West Virginia Legislature passes bill to reduce toll of tobacco in the state; ACS CAN urges further progress

West Virginia

This Tuesday, Dec. 17, 2019 photo shows a group of cigarettes in New York. On Tuesday, Dec. 17, 2019, the U.S. Food and Drug Administration endorsed a type of cigarette that could help ease the addictive grip of smoking by delivering very low levels of nicotine. (AP Photo/Patrick Sison)

CHARLESTON, W.Va. – Gov. Jim Justice has signed a bill passed by the West Virginia Legislature to reduce the toll of tobacco in the state, but the American Cancer Society (ACS CAN) said in a release that the legislature missed a big opportunity by cutting the funding that was originally included that would have boosted programs to prevent tobacco use.

The release stated that ACS CAN is proud to have worked with the bill sponsors and thanks Delegate Daryl Cowles and Delegate Mick Bates for their leadership.

The bill, House Bill 4494, will create a task force that will recommend and monitor the establishment and management of programs that are found to be effective in the reduction of all tobacco use, including e-cigarettes, with a strong focus on the prevention of children and young adults’ use of tobacco products, according to the release.

The release stated that the legislation as passed by the House provided a funding stream to support the task force. The legislation would have directed 25% of the previous year’s interest earnings from the revenue shortfall reserve fund part B into a new special revenue program fund, according to the release. ACS CAN officials said that while tobacco use driven by the e-cigarette epidemic is skyrocketing among youth, the legislature has ultimately chosen not to increase funding for tobacco prevention programs.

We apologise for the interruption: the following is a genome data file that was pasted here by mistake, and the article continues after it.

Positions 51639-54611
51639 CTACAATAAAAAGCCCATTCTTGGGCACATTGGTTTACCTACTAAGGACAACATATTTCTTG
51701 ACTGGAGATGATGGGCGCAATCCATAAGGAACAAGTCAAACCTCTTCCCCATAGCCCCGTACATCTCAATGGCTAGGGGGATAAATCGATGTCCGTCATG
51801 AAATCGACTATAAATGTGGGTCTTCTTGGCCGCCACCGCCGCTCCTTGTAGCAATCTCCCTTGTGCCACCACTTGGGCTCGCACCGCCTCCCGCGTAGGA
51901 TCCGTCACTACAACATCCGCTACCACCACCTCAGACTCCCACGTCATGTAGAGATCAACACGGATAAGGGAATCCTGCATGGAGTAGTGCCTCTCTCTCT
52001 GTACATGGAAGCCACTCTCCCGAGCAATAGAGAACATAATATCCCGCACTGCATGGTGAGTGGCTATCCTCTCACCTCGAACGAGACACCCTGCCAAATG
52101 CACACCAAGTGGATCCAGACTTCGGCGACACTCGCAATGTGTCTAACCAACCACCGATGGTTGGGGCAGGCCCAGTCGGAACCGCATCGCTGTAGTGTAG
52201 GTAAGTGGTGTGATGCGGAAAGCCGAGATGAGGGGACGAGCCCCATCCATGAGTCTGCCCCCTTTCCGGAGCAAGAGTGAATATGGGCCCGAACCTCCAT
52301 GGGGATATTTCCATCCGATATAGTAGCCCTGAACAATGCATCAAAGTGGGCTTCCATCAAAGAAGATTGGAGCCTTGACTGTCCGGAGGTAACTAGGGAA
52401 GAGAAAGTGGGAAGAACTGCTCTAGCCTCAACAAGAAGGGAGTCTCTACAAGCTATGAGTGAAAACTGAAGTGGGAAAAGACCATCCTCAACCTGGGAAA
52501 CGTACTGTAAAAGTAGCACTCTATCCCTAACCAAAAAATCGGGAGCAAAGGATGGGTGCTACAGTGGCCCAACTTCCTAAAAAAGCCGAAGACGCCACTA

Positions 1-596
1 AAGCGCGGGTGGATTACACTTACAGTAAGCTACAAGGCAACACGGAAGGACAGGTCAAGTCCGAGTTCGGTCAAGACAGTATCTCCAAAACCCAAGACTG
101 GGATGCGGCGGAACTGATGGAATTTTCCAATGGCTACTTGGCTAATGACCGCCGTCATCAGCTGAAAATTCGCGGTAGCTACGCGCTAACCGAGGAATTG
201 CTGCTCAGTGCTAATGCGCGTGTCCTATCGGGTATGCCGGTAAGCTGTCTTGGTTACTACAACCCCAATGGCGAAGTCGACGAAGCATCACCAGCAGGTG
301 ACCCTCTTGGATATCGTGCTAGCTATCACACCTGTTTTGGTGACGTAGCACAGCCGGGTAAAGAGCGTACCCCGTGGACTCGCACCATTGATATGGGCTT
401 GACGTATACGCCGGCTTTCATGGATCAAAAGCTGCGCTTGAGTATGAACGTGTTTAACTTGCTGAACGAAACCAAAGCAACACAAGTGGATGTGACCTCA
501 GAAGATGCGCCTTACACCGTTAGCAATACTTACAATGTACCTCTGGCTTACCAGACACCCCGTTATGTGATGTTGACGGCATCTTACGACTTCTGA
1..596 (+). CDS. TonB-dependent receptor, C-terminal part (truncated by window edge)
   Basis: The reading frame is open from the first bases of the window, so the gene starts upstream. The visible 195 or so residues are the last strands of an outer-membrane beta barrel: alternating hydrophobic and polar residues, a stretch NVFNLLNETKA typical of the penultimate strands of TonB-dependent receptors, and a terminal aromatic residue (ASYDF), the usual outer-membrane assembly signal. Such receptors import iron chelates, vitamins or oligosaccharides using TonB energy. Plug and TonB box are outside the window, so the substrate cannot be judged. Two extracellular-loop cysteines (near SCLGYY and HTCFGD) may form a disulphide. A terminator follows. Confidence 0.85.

The release said that Delegate Cowles and Delegate Bates joined forces to work in a bipartisan fashion to help refocus resources in West Virginia in an effort to improve the health of the state, where currently 4,300 adults die each year from smoking-related illnesses. West Virginia still has the highest adult smoking rate in the country and the youth e-cigarette pandemic is continuing to grow.

“Properly funding these programs could have reduced tobacco use rates, and ultimately combated tobacco-related illness and death,” said Juliana Frederick Curry, government relations director, ACS CAN. “We thank the legislature for taking this first step and look forward to working with the sponsors and the legislature to increase funding for tobacco prevention and cessation programs in the future.”

The release stated that ACS CAN, along with its health partners and volunteers are urging Governor Justice to sign this legislation into law and to add funding to support the task force, and the state’s tobacco prevention and cessation programs as soon as possible.

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